It’s 9 p.m. on a Friday evening, and as I scroll through my Twitter feed, I see something that makes my heart drop. It’s a petition advocating for social justice, made by a UNC student — a student who has not only made me highly uncomfortable, but has objectified, stalked and harassed so many other women I know. I click on his tweet and I’m disappointed to find so many people who were aware of his inappropriate behavior engaging with his post.
Unfortunately, this occurrence was not isolated. In the past year at UNC, I’ve noticed an alarming trend.
As a community, we romanticize the notion of progress and the “politically correct” but fail to address how we might continue to excuse racism, misogyny and other systems of oppression in our personal lives. UNC students are obsessed with the idea of a perfect “social justice warrior,” and that is reflected in how we publicly present ourselves and who we publicly support.
We applaud and provide platforms to students who make the most basic, bare-minimum progressive statements, regardless of whether their words are a regurgitation of what marginalized students, particularly Black students, have already been expressing.
In turn, this has allowed a number of abusers, perpetrators and harassers into our progressive spaces, many of whom consciously manipulate the language of social advocacy to present themselves as “good” or “woke” people.
Capitalizing off of the narratives and experiences of marginalized communities in an attempt to gain social status is highly problematic. For this reason, we need to actively think about why we provide certain people with platforms. If we aren’t holding the people in our community accountable, our politics are largely empty — they're performative, self-serving, feel-good mechanisms that allow us to simultaneously ignore and other ourselves from the very systems we claim to be fighting against.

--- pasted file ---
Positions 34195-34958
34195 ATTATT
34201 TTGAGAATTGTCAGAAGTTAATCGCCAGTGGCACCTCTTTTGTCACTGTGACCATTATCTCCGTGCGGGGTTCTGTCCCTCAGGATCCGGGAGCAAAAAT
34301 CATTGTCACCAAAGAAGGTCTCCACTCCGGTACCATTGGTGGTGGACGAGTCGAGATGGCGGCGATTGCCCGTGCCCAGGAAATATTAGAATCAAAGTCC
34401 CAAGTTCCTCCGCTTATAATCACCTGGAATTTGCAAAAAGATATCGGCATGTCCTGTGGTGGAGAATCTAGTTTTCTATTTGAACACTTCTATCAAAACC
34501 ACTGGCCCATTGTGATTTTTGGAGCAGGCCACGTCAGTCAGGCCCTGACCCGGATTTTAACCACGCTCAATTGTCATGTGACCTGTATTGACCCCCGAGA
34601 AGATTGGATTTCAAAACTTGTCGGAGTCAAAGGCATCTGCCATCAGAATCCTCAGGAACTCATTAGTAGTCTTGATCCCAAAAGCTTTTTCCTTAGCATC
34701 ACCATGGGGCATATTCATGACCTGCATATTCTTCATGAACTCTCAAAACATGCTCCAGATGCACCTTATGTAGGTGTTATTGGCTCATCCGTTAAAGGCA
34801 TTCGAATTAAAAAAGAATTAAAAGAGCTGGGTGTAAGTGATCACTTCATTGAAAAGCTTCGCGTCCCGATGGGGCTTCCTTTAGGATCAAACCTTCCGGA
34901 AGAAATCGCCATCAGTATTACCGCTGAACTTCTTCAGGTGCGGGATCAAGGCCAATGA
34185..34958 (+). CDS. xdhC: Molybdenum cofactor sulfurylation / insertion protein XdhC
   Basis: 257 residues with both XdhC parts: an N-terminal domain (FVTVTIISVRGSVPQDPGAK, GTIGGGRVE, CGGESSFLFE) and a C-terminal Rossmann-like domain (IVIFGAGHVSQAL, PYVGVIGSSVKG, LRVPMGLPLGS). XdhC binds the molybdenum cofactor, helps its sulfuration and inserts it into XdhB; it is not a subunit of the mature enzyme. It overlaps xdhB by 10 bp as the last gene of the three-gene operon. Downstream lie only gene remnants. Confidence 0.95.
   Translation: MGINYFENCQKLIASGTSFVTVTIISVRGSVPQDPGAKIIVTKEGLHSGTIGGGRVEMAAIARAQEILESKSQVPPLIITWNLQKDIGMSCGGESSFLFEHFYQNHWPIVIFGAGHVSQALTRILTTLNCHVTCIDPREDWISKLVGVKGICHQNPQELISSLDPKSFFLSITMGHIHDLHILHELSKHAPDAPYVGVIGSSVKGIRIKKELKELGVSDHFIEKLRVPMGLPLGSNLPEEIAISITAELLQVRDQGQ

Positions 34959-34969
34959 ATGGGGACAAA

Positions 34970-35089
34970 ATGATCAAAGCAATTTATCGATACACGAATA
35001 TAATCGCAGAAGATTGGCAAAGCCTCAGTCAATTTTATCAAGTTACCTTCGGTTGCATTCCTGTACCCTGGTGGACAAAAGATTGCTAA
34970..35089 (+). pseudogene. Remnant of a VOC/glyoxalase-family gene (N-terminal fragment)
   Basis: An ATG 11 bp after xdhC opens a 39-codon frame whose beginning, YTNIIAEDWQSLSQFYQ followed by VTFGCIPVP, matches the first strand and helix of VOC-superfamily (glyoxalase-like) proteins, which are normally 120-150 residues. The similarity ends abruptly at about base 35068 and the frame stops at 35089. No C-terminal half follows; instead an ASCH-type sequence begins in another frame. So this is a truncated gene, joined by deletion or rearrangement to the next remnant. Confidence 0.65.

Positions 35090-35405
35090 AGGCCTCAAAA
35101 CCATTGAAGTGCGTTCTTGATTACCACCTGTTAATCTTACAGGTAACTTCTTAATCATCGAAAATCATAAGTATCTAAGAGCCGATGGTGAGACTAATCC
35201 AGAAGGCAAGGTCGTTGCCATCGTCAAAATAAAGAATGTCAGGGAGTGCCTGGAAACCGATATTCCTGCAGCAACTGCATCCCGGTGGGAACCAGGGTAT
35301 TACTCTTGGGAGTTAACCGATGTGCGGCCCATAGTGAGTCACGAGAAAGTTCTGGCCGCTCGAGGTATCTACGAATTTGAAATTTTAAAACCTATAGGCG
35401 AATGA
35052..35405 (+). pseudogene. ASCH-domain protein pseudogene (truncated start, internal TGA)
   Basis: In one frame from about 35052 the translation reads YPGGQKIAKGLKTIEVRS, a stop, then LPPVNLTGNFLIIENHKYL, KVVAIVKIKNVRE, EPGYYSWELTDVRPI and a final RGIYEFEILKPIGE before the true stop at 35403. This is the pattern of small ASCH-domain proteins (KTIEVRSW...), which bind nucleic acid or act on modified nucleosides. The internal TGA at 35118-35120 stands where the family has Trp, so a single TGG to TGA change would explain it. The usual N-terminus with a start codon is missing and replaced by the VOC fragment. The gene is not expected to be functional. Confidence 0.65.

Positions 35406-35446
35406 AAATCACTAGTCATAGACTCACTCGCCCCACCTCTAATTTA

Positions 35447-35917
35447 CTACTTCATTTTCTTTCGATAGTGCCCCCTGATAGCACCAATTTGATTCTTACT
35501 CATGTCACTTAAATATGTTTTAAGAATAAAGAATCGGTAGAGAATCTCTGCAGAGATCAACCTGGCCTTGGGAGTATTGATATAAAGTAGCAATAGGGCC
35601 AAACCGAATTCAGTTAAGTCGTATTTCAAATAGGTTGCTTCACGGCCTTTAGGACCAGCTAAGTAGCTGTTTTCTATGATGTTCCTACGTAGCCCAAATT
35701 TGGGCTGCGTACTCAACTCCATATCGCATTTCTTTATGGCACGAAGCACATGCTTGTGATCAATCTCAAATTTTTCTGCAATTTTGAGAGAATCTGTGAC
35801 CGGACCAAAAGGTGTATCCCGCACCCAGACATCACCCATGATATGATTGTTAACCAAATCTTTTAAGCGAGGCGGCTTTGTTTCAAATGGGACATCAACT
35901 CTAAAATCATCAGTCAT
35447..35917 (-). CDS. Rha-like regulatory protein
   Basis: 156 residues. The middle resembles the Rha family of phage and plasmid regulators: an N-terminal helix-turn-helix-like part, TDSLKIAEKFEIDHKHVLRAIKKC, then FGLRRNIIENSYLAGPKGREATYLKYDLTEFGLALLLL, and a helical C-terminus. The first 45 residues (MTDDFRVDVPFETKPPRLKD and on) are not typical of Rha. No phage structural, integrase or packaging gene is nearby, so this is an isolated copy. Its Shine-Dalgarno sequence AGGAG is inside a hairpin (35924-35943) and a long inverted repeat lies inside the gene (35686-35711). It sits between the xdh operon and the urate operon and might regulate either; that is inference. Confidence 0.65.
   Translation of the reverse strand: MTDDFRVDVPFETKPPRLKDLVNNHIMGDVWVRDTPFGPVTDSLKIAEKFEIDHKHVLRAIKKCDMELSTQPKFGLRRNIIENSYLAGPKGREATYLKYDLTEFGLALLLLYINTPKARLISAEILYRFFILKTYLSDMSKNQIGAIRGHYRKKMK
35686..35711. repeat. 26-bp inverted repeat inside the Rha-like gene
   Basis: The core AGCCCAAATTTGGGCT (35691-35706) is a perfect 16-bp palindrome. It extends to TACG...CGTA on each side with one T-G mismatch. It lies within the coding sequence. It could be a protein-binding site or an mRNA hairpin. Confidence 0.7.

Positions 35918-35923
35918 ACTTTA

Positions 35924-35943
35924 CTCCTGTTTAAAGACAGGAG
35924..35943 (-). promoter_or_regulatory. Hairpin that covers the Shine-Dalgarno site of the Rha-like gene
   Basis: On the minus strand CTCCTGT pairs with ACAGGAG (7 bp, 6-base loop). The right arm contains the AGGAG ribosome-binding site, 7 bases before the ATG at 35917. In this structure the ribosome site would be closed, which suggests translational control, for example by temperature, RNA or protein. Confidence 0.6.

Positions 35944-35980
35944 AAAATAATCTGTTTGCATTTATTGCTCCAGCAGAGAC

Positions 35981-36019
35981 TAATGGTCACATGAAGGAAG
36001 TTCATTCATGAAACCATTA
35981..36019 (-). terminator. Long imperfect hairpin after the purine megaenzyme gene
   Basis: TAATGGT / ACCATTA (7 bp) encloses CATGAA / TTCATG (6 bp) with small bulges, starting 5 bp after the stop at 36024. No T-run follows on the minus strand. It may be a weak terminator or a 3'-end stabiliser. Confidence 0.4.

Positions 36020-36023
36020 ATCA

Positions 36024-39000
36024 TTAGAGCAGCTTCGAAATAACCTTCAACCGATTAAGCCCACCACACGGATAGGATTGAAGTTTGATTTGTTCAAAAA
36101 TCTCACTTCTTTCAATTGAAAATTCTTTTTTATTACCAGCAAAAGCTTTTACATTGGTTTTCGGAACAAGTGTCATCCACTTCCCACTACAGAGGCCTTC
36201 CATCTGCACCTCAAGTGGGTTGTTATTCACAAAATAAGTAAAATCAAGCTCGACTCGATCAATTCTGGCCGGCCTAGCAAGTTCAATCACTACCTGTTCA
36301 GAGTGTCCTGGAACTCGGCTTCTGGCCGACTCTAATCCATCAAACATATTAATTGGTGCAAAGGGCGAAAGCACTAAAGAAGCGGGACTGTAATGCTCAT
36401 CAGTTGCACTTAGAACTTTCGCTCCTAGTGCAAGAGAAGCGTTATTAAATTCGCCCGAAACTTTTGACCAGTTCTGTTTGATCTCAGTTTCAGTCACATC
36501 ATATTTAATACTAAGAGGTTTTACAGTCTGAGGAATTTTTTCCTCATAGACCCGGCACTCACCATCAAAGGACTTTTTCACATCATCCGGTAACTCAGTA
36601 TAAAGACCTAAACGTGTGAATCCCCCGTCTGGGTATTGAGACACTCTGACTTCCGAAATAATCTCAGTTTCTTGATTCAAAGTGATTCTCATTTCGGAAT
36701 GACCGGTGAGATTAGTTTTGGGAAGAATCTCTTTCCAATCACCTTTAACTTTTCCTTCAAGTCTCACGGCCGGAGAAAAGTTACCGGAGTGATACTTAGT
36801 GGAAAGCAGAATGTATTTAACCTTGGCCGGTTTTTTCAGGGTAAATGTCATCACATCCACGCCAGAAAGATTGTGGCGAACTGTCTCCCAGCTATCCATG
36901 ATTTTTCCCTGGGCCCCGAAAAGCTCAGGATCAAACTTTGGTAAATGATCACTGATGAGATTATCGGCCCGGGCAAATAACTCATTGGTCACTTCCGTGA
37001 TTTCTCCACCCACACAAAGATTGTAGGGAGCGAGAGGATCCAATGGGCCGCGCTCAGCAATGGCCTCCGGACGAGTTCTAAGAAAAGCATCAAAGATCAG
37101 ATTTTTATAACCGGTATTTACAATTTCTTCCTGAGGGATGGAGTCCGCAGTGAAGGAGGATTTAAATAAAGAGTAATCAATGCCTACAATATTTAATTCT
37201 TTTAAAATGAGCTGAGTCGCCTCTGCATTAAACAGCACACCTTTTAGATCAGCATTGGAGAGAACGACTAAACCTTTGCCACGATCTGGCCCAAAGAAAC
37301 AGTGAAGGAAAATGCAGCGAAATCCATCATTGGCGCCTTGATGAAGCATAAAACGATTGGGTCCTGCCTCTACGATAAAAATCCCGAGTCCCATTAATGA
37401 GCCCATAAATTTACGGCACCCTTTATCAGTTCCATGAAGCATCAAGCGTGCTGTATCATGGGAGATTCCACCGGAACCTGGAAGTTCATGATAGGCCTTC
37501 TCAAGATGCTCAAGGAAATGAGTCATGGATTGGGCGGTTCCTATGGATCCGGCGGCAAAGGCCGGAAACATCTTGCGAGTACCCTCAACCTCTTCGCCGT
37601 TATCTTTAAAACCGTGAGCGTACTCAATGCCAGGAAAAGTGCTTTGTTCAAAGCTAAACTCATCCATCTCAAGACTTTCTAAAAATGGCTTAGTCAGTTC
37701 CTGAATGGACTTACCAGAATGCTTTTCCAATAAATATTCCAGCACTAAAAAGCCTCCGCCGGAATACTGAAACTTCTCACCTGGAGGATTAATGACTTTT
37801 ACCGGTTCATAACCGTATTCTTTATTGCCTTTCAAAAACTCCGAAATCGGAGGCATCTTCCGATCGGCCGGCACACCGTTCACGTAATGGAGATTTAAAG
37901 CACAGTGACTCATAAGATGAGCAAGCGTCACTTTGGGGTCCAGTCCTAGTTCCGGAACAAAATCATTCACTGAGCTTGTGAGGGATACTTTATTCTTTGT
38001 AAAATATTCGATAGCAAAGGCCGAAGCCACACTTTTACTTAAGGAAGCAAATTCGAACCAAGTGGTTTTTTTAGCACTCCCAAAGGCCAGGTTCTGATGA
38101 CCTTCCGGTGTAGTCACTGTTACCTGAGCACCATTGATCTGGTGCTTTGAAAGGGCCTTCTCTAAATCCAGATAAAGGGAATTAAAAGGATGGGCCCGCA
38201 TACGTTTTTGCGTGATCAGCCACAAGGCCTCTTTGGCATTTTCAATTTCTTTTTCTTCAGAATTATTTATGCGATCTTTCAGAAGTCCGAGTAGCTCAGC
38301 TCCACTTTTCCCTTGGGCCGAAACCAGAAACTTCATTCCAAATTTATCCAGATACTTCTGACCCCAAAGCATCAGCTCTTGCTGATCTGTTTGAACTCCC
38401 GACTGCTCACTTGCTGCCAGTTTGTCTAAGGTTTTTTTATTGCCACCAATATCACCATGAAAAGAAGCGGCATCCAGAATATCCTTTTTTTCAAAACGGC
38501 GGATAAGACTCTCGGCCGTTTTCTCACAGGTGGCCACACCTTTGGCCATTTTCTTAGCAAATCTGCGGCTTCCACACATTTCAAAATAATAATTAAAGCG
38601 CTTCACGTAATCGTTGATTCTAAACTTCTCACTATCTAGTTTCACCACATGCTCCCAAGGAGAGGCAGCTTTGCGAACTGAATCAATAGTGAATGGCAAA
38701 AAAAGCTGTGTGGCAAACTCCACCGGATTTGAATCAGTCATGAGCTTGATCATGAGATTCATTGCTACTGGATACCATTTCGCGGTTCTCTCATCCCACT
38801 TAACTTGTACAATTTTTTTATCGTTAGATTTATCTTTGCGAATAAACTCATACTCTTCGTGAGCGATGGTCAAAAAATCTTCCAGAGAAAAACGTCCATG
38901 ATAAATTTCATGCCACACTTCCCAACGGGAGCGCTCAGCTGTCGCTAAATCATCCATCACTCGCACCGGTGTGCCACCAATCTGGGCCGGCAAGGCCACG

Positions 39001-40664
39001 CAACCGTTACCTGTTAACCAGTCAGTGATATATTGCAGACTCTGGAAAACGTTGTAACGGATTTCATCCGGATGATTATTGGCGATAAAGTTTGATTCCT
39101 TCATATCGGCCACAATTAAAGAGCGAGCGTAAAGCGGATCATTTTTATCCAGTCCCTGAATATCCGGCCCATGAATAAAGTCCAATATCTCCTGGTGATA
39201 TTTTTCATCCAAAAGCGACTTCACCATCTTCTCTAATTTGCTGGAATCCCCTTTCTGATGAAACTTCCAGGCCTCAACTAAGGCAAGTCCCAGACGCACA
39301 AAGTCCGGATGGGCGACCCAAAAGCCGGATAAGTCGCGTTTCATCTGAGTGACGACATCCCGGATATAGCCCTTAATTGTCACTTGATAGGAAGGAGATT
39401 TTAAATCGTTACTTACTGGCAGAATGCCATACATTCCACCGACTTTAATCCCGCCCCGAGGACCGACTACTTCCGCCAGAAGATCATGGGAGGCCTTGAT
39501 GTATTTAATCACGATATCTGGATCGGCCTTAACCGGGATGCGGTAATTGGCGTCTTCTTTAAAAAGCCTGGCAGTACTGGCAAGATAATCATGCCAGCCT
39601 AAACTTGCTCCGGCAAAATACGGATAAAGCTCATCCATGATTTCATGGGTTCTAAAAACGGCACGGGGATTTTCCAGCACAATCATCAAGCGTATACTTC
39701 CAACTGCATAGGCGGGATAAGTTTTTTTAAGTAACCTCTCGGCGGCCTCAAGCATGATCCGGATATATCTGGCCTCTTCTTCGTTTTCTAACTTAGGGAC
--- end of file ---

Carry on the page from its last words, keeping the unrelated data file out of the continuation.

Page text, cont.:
There's no excuse for complacency. The least we can do is remove known harassers and abusers from our progressive spaces and communities. Unfollow them on social media platforms and don't interact with their posts — doing so further enables them and makes us complicit in their violence.
At the end of the day, it doesn’t matter if one has seemingly good politics on paper if those same principles don’t extend into their personal life. The way we interact with one another is more telling, and it is imperative that, as a community, we begin to hold each other to a standard beyond surface-level political performance.
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